Tag Archives: video

The Staves Winter Trees Video from Aardman

Aardman have collaborated with Atlantic Records and British folk rock trio The Staves to create a visually stunning music promo to accompany their latest single Winter Trees from their debut album Dead & Born & Grow.


Aardman directors Karni and Saul talk about the making of Winter Trees:

“The weird thing for us about this video, is that for a song called Winter Trees we wouldn’t normally base a story in a forest with trees but saying that when we first heard the song, we wrote ideas down separately just brainstorming it… and we both wanted a forest. So we guess it had to be that way, its the feeling the song gave us. So beautiful but slightly sad and bare too – like a forest. Something emotional.

“Then we bashed out the idea back and forth between us – coming up with slightly hybrid animals escaping something and an ‘owl lama’ with a man/spirit on its back.

“We knew from the girls, the song was based on a relationship so we wanted to take it wider and further by showing creatures escaping a flood and hanging precariously of tips of trees. It reminded us of the fisherman who sit on tall poles in the sea, it was a very visual scene. We wanted it to feel emotional while not too twee and have a story that was symbolic of a relationship and slightly surreal.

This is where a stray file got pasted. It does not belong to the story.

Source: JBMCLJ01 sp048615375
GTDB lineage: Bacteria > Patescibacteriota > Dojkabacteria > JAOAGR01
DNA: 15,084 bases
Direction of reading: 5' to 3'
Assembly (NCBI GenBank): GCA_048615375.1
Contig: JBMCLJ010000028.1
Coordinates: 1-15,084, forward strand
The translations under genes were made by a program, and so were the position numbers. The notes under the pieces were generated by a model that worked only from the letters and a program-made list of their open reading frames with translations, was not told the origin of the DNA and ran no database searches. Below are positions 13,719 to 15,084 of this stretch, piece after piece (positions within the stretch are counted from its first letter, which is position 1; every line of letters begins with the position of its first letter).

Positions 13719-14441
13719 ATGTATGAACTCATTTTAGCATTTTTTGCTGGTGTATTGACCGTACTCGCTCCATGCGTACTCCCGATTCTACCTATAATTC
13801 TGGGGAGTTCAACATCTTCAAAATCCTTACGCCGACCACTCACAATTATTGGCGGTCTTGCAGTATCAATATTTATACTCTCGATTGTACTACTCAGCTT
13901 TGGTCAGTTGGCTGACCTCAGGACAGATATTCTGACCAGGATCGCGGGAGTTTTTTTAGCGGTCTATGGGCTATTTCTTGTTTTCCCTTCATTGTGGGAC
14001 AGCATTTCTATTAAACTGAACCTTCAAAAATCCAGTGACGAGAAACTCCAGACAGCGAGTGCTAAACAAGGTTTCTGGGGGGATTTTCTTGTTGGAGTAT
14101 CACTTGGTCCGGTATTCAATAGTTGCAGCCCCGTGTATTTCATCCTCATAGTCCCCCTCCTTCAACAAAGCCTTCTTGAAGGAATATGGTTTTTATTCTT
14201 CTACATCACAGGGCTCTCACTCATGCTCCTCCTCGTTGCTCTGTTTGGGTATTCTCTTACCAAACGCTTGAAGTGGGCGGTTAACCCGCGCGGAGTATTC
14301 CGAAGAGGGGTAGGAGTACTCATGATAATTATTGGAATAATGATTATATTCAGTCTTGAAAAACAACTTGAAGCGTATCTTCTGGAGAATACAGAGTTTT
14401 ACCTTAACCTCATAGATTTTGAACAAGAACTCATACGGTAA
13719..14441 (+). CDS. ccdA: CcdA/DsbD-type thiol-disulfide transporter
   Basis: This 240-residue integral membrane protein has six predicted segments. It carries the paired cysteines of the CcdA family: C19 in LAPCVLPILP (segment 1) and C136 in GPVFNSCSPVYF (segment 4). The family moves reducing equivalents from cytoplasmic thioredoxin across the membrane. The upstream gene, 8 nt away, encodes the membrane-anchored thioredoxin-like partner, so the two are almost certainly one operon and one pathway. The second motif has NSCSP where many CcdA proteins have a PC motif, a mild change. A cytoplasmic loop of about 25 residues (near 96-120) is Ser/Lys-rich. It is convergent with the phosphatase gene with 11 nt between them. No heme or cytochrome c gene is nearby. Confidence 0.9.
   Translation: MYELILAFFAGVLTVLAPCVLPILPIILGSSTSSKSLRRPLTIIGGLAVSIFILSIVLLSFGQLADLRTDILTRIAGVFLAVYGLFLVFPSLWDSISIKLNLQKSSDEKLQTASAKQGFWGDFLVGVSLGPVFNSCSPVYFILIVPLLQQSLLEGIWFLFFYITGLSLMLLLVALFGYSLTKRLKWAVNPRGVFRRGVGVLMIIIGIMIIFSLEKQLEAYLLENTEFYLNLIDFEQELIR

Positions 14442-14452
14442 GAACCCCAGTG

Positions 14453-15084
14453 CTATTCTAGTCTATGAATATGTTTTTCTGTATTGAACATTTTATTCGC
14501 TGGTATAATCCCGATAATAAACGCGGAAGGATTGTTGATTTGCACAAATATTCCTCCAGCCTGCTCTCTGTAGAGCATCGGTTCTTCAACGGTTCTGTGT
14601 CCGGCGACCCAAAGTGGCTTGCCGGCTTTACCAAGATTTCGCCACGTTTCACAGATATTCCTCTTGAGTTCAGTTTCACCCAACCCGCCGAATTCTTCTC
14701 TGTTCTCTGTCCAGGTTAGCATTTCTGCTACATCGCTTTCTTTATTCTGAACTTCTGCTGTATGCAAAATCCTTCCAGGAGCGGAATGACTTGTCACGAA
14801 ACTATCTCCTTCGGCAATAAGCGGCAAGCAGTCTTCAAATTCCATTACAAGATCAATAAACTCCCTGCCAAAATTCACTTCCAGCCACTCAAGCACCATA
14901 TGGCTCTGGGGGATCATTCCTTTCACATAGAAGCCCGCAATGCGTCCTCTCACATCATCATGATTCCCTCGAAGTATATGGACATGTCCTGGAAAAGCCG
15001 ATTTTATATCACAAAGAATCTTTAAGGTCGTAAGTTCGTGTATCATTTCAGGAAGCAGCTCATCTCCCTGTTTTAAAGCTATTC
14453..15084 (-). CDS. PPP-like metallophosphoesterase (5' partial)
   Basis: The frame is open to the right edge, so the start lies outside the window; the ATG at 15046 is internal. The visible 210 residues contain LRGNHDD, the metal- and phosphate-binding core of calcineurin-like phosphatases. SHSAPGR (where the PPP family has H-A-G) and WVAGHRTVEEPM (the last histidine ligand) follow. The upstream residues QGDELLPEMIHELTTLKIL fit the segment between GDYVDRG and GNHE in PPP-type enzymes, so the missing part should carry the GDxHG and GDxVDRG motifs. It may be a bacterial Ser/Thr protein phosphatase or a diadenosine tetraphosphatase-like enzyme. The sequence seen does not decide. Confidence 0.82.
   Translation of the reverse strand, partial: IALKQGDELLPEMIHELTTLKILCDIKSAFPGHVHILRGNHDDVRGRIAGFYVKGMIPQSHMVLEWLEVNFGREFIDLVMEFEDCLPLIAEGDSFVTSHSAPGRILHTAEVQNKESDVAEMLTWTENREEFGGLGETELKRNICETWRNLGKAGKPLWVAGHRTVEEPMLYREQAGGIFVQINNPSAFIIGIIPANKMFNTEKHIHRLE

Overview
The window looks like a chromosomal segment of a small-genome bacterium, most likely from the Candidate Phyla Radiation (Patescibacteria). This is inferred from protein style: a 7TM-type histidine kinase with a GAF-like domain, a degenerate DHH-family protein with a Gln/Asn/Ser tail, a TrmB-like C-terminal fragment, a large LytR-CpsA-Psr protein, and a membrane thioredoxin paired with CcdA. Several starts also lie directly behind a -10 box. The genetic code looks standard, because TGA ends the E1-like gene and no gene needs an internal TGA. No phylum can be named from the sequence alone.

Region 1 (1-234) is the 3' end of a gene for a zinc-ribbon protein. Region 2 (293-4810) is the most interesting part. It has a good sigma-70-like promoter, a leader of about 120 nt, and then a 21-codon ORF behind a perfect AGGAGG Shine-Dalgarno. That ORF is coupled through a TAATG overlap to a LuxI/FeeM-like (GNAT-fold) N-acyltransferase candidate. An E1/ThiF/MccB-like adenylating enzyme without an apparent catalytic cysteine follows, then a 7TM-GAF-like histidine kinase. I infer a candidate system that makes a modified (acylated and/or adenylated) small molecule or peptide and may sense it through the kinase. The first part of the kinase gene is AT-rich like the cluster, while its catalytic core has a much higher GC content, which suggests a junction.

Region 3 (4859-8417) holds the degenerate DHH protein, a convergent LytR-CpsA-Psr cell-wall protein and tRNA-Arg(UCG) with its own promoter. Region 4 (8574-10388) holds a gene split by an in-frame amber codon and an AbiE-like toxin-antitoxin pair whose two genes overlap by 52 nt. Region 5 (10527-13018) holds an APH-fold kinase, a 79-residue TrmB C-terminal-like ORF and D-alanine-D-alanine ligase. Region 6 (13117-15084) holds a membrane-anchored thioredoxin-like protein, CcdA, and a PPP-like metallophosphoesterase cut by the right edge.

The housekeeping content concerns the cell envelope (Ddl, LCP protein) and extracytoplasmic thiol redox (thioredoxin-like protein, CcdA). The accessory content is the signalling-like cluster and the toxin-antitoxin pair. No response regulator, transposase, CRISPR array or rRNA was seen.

The trees represent the three staves sisters in a very loose way.

The trees represent the three staves sisters in a very loose way.

“We also wanted to make the trees the musicians, so there are three trees that represent the three staves sisters Emily, Jessica, and Camilla in a very loose way.

“As for the visual treatment we wanted to base it on 3d laser-cut wood puzzles – which we’d been researching it for a while. We made some art work examples and ref images and Saul sketched the rabbit squids and the lama owl.

“After that we showed it to Atlantic and the girls, who loved it and gave us the green light.

“Then we had to figure out how to make it, together with Aardman’s animation and CG team. Obviously we are based in one of the best places in the world for animation, so we figured it out pretty quick. It’s a mix of techniques; hand drawn, flash and CG animation. None of it is classic stop frame though.

The Staves Winter Trees Video“We wanted that hand drawn emotional feel with the ease and 3D model feel of the real world that CG can give. So we mixed it up like we usually do.

“Then it was a matter of an animatic and making it look like wood, giving it dramatic lighting, deciding on shape/style of animation/colours and all that.